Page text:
Face of Quality: Set Goals; Earn Success

December 21, 2009
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Putting goals in writing and learning to formulate them logically and realistically can make the difference between success and failure. 



Goal setting is a powerful process for thinking about your future, motivating yourself and turning a vision of the future into reality.

The process of setting goals helps us choose where we want to go in life. By knowing precisely what we want to achieve, we know where we have to concentrate our efforts. We’ll also quickly spot the distractions that would otherwise detract us from our course.

In addition, properly set goals can be incredibly motivating. As we get into the habit of setting and achieving goals, we will find that our self-confidence builds fast.

Achieving goals is like a sporting event-no matter the playing field, a basketball court or the offices in an organization-those who score are the ones who move ahead and stay in front of the competition. They are the people who are successful and move up in the organization.

You need to ask yourself, “Will I be one of those successful people? Do I have what it takes to succeed?” 

There are steps you can take to ensure you are prepared for success. One of these steps is to put together a list of goals and objectives for both your professional and personal lives.

Goals serve as road maps. They are plans detailing how to get from point A to point B in a logical sequence. There are a few basic rules for goal- setting. In the book, Smart Moves, authors Sam Deep and Lyle Sussman, provide a list of 10 rules to follow when developing goals or objectives. For these 10 rules, I provide the list that the book discusses, and my interpretations of each rule.

1. Goals should be specific. Don’t set a goal to lose weight. Instead, set a goal to lose 10 pounds by a specific date, for example.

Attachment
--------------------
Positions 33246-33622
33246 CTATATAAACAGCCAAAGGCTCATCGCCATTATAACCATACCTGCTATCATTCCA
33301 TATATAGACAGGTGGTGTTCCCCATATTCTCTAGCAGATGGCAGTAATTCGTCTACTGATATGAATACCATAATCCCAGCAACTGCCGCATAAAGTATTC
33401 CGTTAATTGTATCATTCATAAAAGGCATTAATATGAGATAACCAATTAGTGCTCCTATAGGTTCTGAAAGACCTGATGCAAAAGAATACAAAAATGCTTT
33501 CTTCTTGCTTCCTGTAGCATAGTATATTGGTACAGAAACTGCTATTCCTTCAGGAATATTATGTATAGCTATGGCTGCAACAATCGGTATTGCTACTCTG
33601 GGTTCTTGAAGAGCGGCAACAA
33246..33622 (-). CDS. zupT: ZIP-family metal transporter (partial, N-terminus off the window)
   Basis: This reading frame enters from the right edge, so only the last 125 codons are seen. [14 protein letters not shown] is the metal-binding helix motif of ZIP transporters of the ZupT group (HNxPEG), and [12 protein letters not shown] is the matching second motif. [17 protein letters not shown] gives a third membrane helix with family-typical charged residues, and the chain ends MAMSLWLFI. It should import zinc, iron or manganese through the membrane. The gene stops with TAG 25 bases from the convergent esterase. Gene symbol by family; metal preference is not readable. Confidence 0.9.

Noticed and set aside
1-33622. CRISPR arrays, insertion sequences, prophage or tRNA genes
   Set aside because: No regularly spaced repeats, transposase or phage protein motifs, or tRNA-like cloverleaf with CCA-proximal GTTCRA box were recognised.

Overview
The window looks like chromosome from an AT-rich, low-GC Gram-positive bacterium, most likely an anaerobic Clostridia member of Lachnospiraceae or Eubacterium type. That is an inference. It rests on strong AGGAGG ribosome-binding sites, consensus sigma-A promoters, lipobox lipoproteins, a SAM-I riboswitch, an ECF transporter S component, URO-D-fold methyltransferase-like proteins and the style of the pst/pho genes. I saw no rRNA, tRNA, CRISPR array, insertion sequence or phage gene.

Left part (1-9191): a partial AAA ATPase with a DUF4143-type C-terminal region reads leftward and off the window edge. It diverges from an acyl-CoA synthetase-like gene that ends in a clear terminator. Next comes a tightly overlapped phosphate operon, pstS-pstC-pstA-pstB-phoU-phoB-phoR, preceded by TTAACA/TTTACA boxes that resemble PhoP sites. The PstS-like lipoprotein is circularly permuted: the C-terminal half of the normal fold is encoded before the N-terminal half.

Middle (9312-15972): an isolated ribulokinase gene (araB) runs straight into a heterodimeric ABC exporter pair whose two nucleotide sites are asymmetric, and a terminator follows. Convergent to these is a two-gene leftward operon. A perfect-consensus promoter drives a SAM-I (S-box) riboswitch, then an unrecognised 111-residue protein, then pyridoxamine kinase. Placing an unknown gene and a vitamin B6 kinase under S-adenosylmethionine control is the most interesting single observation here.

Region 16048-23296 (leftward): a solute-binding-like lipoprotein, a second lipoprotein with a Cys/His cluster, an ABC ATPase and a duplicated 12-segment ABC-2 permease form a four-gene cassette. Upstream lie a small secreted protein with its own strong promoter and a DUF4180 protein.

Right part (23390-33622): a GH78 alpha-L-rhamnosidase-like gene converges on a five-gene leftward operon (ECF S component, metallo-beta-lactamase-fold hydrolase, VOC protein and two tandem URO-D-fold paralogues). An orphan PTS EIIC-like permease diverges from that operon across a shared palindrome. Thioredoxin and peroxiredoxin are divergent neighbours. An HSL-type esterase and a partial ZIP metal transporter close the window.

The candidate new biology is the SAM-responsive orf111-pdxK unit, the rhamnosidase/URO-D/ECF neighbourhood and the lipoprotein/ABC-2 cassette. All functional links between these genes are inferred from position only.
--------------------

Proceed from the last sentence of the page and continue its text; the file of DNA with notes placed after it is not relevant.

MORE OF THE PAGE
2. Goals should be quantitative rather than qualitative. Don’t tell yourself that you will read more. Set an objective to read 10 books by the end of the year.

3. Goals should be challenging, yet achievable. If goals are too aggressive they will have the power to be disappointing and discouraging. When your goals are so far-reaching and impossible to achieve, they will not provide a motivating force. Many organizations continually set far-reaching goals or objectives which are impossible to meet and demoralize their work force.

4. Individual goals should be linked to group goals. It is important to link your goals to the success of the team. Accomplishing individual goals will help everyone succeed. 

5. Goals should be planned with the participation of those they affect. Goals should have involvement from those they affect. This creates engagement and synergy among the team which will be highly effective.

6. Goals should reflect critical success factors. Critical success factors are those issues, behaviors, performance standards, and other elements that spell success or failure.  Put primary focus on these goals.

7. Goals should be mutually reinforcing. One goal should not have to be achieved at the expense of others. Goals must be taken as a whole in order to be really successful.

8. Goals should focus not only on ends but also on the means. The way goals are accomplished should not be separated from how they are accomplished. Maintain integrity, honesty and ensure that you protect your values.

9. Developing oneself and developing subordinates should be part of every manager’s set of goals. Sharing with and mentoring others is a critical part of everyone’s responsibility- especially critical for those in positions of authority.

10. Goals should be written down. If it isn’t written down, it won’t really serve as a goal. It certainly will not be a shared goal if not recorded and communicated.

The journey toward any goal is as important as the goal itself. It is not the trophy or reward, but the journey, and the things learned along that journey, that is important.

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